Submitted to: Cereal Chemistry
Publication Type: Peer Reviewed Journal
Publication Acceptance Date: 6/1/2015
Publication Date: 2/2/2017
Citation: Liu, K., Barrows, F. 2017. Wet processing barley grains into concentrates with protein, beta-glucan, and starch. Cereal Chemistry. 94(2):161-169.
Interpretive Summary: Barley ranks the fourth in world cereal production after corn, rice, and wheat. Worldwide, a significant amount of barley is consumed as livestock feed, a low amount for brewing, and a further lower amount directly as human food. On dry matter basis, barley contains 50–65% starch, 10-16% protein, and 13-22% other carbohydrates. Furthermore, barley is among the very few grains that contain high amounts of the water soluble fiber beta-D-glucan (BG), with a content ranging from 3 to 6%. Clinical studies have shown that BG reduces both serum cholesterol levels and post-prandial blood glucose response. There is a growing interest in incorporating barley into the human diet, since it is naturally healthy, readily available and relatively inexpensive. Many publications have described both wet and dry methods to process barley into fractions enriched with protein, BG, and/or starch, a key strategy to increase value-added utilization of barley. Compared with wet methods, dry fractionation is less expensive, but has low enrichment levels. Therefore, wet extraction is a preferable method. Among all the reported studies on wet fractionation of barley, however, almost all dealt with enrichment of one or two nutrients and neglected other possibly valuable coproducts. Processing parameters investigated and conditions optimized in the previous studies were therefore based on concentration and recovery of only one or two key nutrients. To increase production profitability, a method that can recover all the major nutrients from barley is needed. In a previous study, a wet method for processing oats into fractions enriched with each of key nutrients was developed. In the present study, we further improved the wet method and adopted it for barley processing and optimization.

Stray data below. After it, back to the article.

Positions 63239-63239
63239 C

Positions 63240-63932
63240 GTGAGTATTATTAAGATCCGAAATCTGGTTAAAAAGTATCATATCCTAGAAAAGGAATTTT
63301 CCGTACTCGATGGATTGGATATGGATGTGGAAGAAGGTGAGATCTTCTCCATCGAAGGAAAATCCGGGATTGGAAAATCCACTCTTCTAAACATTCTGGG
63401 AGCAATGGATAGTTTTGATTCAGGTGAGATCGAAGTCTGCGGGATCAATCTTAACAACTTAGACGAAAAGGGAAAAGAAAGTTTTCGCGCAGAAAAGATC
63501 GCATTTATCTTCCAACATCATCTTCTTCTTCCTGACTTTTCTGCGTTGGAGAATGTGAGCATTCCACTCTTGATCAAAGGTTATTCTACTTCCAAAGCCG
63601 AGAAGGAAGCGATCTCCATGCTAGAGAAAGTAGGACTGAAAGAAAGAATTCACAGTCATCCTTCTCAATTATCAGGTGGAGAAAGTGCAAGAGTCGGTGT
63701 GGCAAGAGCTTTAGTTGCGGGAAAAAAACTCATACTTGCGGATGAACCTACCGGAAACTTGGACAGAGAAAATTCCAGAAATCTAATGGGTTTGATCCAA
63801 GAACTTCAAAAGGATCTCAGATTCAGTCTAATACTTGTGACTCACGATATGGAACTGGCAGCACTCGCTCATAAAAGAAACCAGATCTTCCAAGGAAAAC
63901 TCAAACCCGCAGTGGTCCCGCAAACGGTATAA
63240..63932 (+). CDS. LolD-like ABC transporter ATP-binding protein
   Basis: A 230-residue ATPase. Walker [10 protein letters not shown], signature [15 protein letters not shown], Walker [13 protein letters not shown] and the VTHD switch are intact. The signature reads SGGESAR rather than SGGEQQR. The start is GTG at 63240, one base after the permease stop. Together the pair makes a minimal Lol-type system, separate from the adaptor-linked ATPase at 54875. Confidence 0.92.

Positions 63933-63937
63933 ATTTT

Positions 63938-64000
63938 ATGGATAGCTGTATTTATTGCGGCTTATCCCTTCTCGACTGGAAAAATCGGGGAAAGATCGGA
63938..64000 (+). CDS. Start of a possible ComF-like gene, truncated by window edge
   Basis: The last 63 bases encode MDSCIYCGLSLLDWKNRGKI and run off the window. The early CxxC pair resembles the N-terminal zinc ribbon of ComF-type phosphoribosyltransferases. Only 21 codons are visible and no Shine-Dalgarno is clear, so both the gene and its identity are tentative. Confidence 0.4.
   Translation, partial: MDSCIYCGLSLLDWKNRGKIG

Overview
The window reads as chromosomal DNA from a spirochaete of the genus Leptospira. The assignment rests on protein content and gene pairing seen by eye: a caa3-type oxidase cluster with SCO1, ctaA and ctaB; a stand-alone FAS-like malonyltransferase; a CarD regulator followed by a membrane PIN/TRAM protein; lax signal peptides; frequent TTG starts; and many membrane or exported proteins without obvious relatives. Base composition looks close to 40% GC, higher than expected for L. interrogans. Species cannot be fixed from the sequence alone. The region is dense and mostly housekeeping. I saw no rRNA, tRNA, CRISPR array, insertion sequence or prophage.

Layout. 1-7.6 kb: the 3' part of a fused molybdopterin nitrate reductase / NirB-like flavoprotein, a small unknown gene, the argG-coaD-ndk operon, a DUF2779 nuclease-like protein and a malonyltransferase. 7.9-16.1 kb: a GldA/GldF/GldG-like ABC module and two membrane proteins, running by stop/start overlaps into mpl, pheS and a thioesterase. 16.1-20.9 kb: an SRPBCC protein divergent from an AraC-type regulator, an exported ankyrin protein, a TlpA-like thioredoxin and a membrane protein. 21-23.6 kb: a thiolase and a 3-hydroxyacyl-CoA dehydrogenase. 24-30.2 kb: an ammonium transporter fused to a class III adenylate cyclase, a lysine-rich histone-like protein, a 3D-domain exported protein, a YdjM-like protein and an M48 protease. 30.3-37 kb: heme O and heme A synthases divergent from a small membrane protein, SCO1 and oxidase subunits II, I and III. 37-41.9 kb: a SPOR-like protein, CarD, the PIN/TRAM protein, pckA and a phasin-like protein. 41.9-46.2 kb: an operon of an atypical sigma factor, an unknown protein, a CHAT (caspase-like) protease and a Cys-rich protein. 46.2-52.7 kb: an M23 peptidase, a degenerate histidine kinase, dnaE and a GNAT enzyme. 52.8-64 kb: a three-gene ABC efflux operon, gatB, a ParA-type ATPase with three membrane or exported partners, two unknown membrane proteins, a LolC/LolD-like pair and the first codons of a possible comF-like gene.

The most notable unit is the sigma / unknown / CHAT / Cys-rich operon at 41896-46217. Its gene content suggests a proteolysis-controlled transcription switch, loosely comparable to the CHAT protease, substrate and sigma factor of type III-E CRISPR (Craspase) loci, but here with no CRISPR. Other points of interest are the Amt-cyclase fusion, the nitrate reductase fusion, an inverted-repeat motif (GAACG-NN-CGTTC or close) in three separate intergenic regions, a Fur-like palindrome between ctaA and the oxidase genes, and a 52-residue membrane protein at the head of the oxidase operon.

Technical Abstract: An improved wet method was developed to process barley into fractions concentrated in protein, (1-3)(1-4)-b-D-glucan (BG), starch, or other carbohydrates (CHO). Alkaline concentration, solvent to barley flour ratio (SFR), and extraction temperature were evaluated for their effects on concentration and recovery of protein, BG, starch, oil, ash, and other CHO in each fraction type. Results show that the three parameters and their interactions all had significant effects, resulting in varying nutrient concentrations and recovery rates in each type of fractions. For protein fractions, protein content varied from 37.7 to 75.2%, protein recovery from 8.5 to 75.7%, and increasing alkaline concentration and SFR improved nutrient recovery. For BG fractions, BG content ranged from 21.5 to 87.0%, BG recovery from 28.6 to 78.0%, and increasing alkaline concentration decreased BG content but increased its recovery significantly. For starch fractions, starch content varied from 76.9 to 93.9%, starch recovery from 33.6 to 63.9%, and all parameters had little effect on the nutrient concentrations, but alkaline concentration and SFR improved recovery of starch, other CHO, and mass. Overall, the improved wet method was effective in concentrating the major nutrients from barley into their respective fractions, but process optimization through manipulating the three parameters is necessary to achieve a maximum concentration or recovery rate of a nutrient of interest in a specific fraction.